Circular economies are a big thing for us. If you’ve ever checked out our blog before you probably already know that. It’s not just that a circular economy is a great, innovative model though. It’s also that linear models fall short of what we need in the bike industry. Or any industry really but we’ll stay in our lane for now.
The linear economy just doesn’t fit into a sustainable business model when there are other alternatives available. It leads to a greater consumption of raw materials, higher carbon emissions and more waste. We can cut our carbon impact by swapping to a circular economy as industry standard.
Circular economies aren’t just good for the environment though. It’s good for the consumer and the industry too. You see, designing a product without the intention of reuse allows for the inclusion of elements harmful to customer experience. While not every bike designed in a linear economy will suffer this there is much more room for it than within a circular economy.
On the other side of things, companies can suffer from a linear economy. Due to an increased reliance on raw materials companies become susceptible to supply chain issues and price fluctuations.
Linear Economies Environmental Impact
The biggest issue with continuing to use a linear economy model isn’t efficiency. Equally efficiency is a bonus to the circular economy, not the best reason to take part in it. The worst thing about linear economies is that they are incredibly wasteful.
You see, linear economies rely heavily on raw materials as a result of not using materials to their fullest extent. While the bulk of a frame might come from recycled steel it will still reach the manufacturing facility in the form of raw steel.
This raw steel takes a lot to be turned into a bike frame. Much of the steel will even be lost in the process. Hopefully to be reclaimed and recycled again. Every stage of this process means more emissions and waste. And this is with easily recycled materials like steel. When it comes to materials that are harder to recycle, like carbon fiber the issue becomes even greater.
Just because most of a steel frame comes recycled material doesn’t mean it all does either. Any steel that is not recycled, means it needs to be extracted and processed. Again this is adding more emissions to the process and increasing the waste product. Currently the steel industry is responsible for 7% of the world’s carbon emissions. Any industries involved with it bear responsibility. While there is a push to decarbonise by 2050 we can’t just carry on without changes while we wait.
The Effect Of Linear Economies On The Consumer
Like we mentioned already it isn’t only the environment that suffers through linear economies. The consumer does too. When bikes are designed without reuse in mind it means that there is no need to make parts interchangeable. That makes sense from a manufacturers point of view. Specialist tools might be needed to make repairs and only certain parts work with certain bikes.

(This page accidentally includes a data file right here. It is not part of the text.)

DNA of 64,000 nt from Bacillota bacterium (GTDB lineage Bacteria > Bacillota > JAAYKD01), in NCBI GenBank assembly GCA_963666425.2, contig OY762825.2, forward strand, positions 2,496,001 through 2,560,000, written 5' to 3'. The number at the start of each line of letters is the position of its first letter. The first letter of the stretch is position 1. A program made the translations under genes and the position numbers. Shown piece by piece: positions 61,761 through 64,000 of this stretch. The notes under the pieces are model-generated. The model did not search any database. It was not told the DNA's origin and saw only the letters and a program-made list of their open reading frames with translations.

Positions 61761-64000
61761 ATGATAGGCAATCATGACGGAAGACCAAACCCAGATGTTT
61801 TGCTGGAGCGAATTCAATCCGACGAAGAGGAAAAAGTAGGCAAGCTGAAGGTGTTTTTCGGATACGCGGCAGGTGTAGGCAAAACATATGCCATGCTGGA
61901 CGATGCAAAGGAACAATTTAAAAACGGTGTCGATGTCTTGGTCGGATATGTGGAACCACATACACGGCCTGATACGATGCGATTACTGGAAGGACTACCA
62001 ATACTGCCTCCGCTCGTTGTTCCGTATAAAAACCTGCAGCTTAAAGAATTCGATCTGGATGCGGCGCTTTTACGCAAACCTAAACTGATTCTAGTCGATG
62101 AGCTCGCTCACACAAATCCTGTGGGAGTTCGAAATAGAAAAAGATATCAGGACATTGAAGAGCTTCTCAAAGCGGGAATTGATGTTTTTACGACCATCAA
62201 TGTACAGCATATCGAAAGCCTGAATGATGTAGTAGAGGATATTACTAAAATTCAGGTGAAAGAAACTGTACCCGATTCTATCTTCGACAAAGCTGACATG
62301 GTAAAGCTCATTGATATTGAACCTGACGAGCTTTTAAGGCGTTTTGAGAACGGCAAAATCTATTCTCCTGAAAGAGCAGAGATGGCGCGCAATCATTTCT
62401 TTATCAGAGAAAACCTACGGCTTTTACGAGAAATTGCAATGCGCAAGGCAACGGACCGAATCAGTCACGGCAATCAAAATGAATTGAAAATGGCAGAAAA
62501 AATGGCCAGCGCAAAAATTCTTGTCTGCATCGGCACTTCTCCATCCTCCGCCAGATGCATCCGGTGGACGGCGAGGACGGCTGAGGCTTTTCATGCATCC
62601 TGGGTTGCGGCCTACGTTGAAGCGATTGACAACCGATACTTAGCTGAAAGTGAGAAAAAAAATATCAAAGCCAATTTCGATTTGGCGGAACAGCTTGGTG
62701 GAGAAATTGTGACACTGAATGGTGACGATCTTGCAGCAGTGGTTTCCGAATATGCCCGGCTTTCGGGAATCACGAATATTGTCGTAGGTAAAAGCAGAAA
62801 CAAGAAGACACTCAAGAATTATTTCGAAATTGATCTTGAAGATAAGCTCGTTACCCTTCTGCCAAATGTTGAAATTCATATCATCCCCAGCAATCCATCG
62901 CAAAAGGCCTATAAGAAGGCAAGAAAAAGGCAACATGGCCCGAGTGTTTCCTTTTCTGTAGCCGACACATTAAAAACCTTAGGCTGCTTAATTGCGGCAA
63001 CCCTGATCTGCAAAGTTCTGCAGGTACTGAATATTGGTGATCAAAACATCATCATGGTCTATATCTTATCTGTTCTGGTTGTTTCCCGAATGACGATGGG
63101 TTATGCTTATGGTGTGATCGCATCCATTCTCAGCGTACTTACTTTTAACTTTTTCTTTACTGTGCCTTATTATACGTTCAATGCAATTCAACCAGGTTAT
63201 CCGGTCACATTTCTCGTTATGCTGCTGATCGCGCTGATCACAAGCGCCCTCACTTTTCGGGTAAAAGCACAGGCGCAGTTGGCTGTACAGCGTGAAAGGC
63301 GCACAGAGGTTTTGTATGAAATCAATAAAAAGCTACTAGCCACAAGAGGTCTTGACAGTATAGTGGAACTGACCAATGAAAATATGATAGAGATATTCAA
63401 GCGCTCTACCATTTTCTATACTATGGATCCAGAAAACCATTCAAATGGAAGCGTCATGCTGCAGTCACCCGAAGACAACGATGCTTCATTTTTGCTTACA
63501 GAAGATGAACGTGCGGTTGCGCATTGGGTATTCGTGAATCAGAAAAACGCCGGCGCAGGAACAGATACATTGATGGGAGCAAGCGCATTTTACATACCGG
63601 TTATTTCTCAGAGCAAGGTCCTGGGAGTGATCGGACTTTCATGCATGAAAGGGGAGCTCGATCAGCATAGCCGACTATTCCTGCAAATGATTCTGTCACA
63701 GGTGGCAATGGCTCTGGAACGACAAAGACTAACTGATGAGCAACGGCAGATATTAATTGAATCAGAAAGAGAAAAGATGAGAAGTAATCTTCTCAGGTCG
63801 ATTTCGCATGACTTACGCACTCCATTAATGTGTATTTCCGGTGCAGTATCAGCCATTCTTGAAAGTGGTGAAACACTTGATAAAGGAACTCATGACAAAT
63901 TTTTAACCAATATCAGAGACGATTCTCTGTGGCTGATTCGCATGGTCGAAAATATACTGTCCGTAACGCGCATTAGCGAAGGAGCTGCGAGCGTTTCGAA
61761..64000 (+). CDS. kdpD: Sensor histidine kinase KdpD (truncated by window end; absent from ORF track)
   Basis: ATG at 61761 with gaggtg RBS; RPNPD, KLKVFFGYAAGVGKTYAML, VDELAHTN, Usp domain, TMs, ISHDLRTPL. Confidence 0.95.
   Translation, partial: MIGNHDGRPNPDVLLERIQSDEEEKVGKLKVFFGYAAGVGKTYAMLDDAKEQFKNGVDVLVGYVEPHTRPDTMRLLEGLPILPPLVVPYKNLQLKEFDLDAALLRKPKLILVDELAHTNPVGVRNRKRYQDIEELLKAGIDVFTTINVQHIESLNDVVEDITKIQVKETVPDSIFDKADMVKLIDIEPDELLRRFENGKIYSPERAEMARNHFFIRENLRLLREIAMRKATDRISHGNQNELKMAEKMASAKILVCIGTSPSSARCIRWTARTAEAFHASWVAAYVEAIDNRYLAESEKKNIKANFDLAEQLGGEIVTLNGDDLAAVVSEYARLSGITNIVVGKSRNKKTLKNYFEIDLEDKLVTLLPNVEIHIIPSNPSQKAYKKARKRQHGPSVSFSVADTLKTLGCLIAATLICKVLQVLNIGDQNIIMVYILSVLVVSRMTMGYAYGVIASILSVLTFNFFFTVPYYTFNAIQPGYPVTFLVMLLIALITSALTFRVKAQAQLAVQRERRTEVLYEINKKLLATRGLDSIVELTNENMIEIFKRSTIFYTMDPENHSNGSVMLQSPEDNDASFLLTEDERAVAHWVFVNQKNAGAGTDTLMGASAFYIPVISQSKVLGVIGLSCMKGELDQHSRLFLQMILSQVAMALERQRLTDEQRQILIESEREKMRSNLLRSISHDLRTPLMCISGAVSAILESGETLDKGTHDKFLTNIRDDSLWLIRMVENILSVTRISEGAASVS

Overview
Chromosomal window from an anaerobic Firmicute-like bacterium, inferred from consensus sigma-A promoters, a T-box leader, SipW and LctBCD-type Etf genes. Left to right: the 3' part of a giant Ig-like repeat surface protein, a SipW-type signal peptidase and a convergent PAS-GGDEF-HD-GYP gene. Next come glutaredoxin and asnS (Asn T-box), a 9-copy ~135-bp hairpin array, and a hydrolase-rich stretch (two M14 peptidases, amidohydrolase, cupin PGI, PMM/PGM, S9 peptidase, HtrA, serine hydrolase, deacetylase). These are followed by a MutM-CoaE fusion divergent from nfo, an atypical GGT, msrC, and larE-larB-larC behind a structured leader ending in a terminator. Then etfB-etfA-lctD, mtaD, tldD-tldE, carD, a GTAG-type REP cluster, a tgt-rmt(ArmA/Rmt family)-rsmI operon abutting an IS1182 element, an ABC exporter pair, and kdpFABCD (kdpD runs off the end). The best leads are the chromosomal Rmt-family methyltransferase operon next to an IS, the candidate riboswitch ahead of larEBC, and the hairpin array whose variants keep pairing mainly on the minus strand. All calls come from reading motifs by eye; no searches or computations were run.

It makes designs harder to copy and it means that people are more likely to continue to get replacement parts from the same companies. Or even just get their bike fixed with registered dealers. It’s also unsustainable because parts aren’t as interchangeable.
Now we’re in no way saying that this is industry standard, or that every part should fit every bike. Specialist designs will always exist for particular things and they will rule out certain parts. At the end of the day there is more than one bike and there is a reason for that.
However, by including design elements that restrict a consumer to only using certain products, intentionally or unintentionally, we harm their experience. It stands in the way of them making their bike their own. It also breeds quicker obsolescence.
A motor with a highly specific design that only fits on one frame is less likely to get the most out of its lifespan as one that can be fit onto a new frame. By building bikes with reuse in mind we are able to improve a customer’s experience.
A final point worth noting with consumers is the circular economy opens up the industry to a strong second hand market. This allows a greater customer base by lowering the cost of quality bikes and letting the less privileged in society get their hands on one.
Linear Economies Lead To Inefficiencies
Finally let’s talk about how linear economies are bad for the business owner. Whether you’re a manufacturer or retailer, linear economies can lead to problems for you.
Due to a reliance on raw materials companies operating within a linear economy are more susceptible to price fluctuations and supply chain issues. Let’s take steel as an example again. If you are to make bikes from steel in a linear model, that means your steel supply is governed by the current supply and demand of steel. Higher steel prices means a higher cost to bike production. This will carry through to the retailer and consumer.
Now admittedly retailers and customers might benefit more from this than manufacturers. But reduced reliance on steel would also mean a reduced demand and so smoother supply chains and lower costs. The circular economy wouldn’t eliminate the need for raw materials after all, just reduce the need.
By sticking with the same linear model it’s much harder to remedy these issues. By making a conscious effort to engage with the circular economy we can increase the benefit we gain from it. That includes manufacturers. A manufacturer who for example takes back bikes at the end of their lifespan to refurbish and reuse will be making the most out of their raw materials. Ultimately they’ll end up needing to purchase less raw material per bike produced.